Metaculus Help: Spread the word
If you like Metaculus, tell your friends! Share this question via Facebook, Twitter, or Reddit.
Drake's Equation Question Set: what is the average number of habitable planets per star?
The first question in the series, with more explanation, is here
The model in question uses probability distributions over the following parameters:
- log-uniform from 1 to 100.
- log-uniform from 0.1 to 1.
- log-uniform from 0.1 to 1.
- log-normal rate, (giving mean 0.5 and median - 0.63).
- log-uniform from 0.001 to 1.
- log-uniform from 0.01 to 1.
- log-uniform from 100 to 10,000,000,000.
In this case we will be addressing the third parameter in the Drake's Equation, . It is the number of planets, per star system, with an environment suitable for (though not necessarily possessing) life. We include suitable moons in this count.
Predictors should use the sliders to make their best estimate of this parameter and its uncertainty.
Most estimates consider how many planets fall within a star's habitable zone, probably with sufficient mass to retain an atmosphere or surface liquid of some type. (For example, our Moon is in our stars' habitable zone, though it is uninhabitable to life as far as we know, although there may have been a brief period of suitability.) However we might be more expansive:
One must also consider the fact that habitable zones move as a star changes over time.
Also there may be condition that allow a planet to be suitable to life outside of the traditional habitable zone such as sub-ice oceans of our gas giants moons.
We may also consider the habitable zones not just for water-based life but other biochemistries.
The resolution to this question will be the scientific consensus 100 years from now, regardless of any remaining uncertainty.
Metaculus help: Predicting
Predictions are the heart of Metaculus. Predicting is how you contribute to the wisdom of the crowd, and how you earn points and build up your personal Metaculus track record.
The basics of predicting are very simple: move the slider to best match the likelihood of the outcome, and click predict. You can predict as often as you want, and you're encouraged to change your mind when new information becomes available. With tachyons you'll even be able to go back in time and backdate your prediction to maximize your points.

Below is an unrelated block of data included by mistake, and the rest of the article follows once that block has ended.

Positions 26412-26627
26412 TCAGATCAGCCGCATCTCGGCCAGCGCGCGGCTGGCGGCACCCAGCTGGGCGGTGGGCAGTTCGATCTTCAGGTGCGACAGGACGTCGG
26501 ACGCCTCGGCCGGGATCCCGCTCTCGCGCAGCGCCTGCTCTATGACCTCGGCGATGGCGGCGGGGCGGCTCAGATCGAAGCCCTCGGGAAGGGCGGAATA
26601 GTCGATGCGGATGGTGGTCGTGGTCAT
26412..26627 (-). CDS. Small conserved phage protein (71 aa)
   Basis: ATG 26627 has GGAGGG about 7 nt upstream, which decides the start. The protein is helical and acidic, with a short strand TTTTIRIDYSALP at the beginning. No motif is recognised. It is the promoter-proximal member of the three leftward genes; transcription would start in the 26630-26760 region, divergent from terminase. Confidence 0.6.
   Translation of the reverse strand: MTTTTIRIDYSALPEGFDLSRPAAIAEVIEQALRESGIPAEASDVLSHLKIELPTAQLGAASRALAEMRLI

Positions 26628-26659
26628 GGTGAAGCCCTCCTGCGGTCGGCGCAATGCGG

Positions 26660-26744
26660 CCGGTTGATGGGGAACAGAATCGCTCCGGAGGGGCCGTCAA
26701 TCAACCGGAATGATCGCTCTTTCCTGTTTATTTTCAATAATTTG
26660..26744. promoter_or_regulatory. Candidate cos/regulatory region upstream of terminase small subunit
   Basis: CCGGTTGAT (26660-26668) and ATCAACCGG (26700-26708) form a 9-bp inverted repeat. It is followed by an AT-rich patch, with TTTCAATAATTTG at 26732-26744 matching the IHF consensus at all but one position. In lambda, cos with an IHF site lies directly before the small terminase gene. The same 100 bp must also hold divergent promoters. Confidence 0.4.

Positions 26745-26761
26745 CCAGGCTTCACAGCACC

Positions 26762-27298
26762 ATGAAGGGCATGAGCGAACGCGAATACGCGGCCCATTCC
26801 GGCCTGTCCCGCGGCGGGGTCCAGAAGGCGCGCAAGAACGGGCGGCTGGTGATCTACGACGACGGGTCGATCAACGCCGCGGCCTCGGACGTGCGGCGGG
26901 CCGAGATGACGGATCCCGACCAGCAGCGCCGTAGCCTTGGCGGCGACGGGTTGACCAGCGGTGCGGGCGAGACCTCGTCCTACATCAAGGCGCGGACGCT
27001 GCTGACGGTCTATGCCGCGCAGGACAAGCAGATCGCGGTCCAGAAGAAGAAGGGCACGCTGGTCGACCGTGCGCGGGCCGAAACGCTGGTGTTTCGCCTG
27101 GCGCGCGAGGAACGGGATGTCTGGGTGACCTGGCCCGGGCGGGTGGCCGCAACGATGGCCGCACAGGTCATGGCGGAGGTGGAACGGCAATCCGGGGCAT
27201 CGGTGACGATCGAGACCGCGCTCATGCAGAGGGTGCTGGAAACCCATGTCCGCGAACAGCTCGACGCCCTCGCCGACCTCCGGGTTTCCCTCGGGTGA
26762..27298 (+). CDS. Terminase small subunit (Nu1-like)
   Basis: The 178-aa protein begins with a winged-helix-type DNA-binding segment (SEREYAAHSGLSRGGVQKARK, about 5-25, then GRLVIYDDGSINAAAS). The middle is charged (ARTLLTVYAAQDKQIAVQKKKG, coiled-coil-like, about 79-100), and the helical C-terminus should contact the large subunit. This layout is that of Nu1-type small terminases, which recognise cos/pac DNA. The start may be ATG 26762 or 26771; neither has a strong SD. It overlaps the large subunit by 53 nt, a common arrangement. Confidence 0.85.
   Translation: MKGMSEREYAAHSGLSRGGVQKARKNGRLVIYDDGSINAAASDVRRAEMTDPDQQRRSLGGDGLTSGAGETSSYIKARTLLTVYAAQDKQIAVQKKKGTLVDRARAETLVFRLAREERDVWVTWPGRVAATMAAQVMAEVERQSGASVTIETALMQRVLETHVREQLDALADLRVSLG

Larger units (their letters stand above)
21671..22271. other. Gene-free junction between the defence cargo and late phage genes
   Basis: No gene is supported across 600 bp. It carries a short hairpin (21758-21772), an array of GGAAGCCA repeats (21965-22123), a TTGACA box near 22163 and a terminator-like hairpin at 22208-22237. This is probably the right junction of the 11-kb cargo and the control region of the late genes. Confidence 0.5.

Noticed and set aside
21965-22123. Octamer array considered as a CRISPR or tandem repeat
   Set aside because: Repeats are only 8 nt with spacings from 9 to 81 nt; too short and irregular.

The displayed score is split into current points and total points. Current points show how much your prediction is worth now, whereas total points show the combined worth of all of your predictions over the lifetime of the question. The scoring details are available on the FAQ.
Note: this question resolved before its original close time. All of your predictions came after the resolution, so you did not gain (or lose) any points for it.
Note: this question resolved before its original close time. You earned points up until the question resolution, but not afterwards.
This question is not yet open for predictions.
Metaculus help: Community Stats
Use the community stats to get a better sense of the community consensus (or lack thereof) for this question. Sometimes people have wildly different ideas about the likely outcomes, and sometimes people are in close agreement. There are even times when the community seems very certain of uncertainty, like when everyone agrees that event is only 50% likely to happen.
When you make a prediction, check the community stats to see where you land. If your prediction is an outlier, might there be something you're overlooking that others have seen? Or do you have special insight that others are lacking? Either way, it might be a good idea to join the discussion in the comments.